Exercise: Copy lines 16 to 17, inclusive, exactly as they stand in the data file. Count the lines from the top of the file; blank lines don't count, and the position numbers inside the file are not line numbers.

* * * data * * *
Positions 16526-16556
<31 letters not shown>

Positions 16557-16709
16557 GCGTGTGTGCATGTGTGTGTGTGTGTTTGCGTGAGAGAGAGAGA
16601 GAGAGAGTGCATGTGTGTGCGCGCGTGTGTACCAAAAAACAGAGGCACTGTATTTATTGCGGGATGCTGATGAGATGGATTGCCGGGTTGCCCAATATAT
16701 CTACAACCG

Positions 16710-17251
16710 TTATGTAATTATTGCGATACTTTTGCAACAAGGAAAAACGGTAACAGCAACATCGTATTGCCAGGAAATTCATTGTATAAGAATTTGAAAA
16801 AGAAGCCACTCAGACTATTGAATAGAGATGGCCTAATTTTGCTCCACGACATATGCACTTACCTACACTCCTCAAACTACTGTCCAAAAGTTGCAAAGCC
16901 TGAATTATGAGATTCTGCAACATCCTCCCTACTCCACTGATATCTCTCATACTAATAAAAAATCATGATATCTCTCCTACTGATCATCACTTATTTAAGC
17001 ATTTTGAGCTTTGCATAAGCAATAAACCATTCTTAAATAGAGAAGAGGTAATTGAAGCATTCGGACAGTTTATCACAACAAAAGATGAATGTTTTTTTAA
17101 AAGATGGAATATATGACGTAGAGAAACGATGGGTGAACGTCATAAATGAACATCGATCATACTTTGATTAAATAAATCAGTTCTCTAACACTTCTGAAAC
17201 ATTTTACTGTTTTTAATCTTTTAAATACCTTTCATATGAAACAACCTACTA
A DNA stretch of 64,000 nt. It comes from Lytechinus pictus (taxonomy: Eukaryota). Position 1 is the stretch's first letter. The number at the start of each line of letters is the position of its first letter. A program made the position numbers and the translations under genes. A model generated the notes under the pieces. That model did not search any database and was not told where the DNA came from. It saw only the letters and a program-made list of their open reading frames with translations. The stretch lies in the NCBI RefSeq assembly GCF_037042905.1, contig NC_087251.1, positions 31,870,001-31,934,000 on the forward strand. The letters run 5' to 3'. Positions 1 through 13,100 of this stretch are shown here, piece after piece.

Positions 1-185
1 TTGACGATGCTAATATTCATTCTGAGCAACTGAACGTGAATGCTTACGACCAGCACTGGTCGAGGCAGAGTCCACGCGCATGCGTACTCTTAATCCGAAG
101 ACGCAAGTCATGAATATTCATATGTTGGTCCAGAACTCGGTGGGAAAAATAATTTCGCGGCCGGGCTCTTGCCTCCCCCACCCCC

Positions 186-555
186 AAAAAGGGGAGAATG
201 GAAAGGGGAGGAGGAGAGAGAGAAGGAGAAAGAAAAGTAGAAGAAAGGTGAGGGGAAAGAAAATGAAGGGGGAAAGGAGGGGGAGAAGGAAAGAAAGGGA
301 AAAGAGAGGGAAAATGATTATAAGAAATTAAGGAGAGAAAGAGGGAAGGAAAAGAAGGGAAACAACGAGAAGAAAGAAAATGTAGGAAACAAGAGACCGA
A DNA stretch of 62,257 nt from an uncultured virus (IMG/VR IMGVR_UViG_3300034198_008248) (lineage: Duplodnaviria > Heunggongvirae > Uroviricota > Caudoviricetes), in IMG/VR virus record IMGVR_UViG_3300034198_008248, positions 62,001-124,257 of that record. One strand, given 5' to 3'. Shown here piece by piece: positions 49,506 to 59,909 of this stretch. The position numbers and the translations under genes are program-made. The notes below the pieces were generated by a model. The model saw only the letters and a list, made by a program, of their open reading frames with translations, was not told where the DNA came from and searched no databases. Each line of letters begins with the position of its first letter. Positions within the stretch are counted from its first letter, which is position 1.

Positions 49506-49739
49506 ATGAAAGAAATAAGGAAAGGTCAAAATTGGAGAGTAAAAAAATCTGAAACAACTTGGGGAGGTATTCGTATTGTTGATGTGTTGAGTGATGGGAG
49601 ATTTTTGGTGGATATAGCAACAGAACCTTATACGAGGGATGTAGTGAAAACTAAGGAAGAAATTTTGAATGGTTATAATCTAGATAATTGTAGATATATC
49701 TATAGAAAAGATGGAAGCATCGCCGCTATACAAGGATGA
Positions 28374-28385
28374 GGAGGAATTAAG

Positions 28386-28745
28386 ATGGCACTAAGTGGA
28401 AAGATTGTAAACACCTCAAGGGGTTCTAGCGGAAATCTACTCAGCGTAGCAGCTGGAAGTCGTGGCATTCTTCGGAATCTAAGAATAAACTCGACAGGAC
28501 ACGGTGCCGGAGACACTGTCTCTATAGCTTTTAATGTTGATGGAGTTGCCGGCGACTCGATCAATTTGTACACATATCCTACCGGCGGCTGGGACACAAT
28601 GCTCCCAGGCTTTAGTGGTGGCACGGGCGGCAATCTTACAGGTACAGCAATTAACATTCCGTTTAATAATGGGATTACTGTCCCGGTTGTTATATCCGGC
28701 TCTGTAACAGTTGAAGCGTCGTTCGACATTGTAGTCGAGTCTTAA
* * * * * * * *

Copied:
1 TTGACGATGCTAATATTCATTCTGAGCAACTGAACGTGAATGCTTACGACCAGCACTGGTCGAGGCAGAGTCCACGCGCATGCGTACTCTTAATCCGAAG
101 ACGCAAGTCATGAATATTCATATGTTGGTCCAGAACTCGGTGGGAAAAATAATTTCGCGGCCGGGCTCTTGCCTCCCCCACCCCC